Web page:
This is getting truly amazing. No one in recent history ever accused the New York Times of being conversative. But as I wrote in the previous post, I'm hard-pressed to see what exactly it is that that the NYT did wrong to merit criminal prosecution. The article linked above indicates that the financial-transaction surveillance program was "secret," but I'm not sure what that means -- was it classified, or not? If the NYT knowingly published classified information, that's one thing. But it's still not clear to me that this program was a "secret" in the legal sense of the word. We have a free press in this country for a reason -- to tell us what our government is up to. To some extent that requires that the press be critical of the powers that be, certainly it requires asking searching questions and not accepting what the government says at face value all the time.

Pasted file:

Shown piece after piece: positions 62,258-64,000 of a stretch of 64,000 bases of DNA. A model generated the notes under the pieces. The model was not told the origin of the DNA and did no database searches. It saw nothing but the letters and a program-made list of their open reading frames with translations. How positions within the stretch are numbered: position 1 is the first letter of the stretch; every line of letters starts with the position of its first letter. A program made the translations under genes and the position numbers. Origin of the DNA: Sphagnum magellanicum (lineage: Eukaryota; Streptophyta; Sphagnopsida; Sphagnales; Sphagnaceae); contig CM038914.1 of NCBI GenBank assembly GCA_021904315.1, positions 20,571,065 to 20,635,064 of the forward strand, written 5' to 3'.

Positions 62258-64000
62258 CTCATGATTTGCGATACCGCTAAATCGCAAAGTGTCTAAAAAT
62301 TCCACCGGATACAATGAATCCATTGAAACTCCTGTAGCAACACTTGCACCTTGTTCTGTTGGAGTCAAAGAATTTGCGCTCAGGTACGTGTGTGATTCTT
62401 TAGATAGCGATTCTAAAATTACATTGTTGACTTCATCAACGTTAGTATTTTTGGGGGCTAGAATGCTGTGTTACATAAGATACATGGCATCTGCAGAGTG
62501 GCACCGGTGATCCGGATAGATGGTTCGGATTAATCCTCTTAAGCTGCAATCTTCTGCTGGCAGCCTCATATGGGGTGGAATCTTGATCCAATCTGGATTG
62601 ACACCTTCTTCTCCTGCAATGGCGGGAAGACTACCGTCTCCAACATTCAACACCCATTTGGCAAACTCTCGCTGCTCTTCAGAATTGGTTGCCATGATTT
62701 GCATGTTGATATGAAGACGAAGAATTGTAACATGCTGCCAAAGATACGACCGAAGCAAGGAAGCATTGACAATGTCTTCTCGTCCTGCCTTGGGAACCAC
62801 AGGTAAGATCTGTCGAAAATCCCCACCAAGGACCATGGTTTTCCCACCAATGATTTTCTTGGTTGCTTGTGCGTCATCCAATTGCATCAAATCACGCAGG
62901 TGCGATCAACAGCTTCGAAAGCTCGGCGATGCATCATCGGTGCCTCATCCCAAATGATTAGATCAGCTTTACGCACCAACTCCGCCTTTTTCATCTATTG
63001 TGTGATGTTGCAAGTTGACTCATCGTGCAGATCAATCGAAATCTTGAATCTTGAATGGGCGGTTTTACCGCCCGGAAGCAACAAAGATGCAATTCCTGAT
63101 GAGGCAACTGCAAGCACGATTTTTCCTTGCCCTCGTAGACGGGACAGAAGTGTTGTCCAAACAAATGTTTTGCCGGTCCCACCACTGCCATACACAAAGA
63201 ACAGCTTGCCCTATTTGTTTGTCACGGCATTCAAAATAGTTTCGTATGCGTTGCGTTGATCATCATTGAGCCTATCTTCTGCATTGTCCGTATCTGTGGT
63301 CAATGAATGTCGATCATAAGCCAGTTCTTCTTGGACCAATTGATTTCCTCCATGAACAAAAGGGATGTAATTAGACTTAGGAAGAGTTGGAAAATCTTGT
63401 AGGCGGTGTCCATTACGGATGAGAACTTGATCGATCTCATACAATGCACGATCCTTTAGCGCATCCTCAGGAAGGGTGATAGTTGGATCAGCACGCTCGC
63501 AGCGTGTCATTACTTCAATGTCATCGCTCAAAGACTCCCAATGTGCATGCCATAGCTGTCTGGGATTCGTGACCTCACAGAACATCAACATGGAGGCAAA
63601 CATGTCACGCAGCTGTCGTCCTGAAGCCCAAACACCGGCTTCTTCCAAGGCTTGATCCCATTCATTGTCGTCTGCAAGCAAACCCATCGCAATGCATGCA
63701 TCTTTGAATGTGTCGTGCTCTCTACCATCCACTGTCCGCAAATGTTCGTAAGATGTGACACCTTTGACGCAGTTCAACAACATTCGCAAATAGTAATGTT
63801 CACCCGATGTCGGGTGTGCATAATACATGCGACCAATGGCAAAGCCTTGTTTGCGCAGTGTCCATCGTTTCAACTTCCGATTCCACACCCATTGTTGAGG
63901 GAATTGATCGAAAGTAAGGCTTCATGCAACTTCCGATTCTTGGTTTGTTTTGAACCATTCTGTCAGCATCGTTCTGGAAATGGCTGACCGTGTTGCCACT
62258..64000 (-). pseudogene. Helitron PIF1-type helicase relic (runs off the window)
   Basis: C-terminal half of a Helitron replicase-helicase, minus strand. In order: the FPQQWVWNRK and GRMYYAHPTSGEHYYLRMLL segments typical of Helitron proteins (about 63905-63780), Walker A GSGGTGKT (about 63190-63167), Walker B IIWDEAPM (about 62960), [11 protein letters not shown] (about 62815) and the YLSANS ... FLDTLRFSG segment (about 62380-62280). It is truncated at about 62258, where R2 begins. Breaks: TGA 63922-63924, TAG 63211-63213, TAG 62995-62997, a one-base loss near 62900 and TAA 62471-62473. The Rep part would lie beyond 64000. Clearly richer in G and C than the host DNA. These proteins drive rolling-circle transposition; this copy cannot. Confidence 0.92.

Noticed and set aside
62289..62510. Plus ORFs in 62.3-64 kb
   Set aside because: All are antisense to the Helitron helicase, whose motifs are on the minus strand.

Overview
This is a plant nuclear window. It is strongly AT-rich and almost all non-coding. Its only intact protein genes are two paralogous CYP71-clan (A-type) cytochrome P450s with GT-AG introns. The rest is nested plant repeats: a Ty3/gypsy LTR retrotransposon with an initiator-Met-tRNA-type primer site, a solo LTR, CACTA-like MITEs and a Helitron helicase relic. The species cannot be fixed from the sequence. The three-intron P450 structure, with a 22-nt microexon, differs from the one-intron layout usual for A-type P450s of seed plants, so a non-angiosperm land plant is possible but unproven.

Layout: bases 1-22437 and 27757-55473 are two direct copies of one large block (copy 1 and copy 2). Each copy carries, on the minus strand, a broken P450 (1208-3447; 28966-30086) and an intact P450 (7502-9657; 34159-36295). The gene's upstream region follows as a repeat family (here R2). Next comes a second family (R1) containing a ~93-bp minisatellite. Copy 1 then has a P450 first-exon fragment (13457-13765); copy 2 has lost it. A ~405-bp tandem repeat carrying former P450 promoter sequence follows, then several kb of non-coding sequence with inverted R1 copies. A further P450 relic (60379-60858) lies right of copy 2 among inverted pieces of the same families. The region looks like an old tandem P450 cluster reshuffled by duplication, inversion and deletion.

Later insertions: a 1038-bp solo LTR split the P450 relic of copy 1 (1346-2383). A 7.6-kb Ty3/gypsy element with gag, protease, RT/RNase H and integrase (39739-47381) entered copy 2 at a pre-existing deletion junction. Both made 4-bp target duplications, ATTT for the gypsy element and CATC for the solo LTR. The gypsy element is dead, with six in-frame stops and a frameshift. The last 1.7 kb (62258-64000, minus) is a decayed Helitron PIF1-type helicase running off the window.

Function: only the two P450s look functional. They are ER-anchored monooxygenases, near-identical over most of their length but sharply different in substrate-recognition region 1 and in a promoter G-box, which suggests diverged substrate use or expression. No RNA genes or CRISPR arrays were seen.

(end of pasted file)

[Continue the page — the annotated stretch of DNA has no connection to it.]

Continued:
The article in question can be read here. I don't think it reflects negatively on the administration at all; it goes out of its way to explain that civil liberties safeguards are in place and that it has been reasonably effective. And like I wrote earlier, I don't relaly think that the existence of this program was really a big surprise to anyone -- this cat was never in the bag.
I think the play from the White House should have been, "Well, we would rather the Times has been discreet, but now that they've published this, we can say that this is an example of things we are doing that are really working to fight the terrorists; see what a good job we're doing?" Instead, there is a lot of demonizing the press -- for no apparent reason. Criminal prosecutions against the press are entirely uncalled for and I'm glad that Arlen Specter is starting to act like a grownup.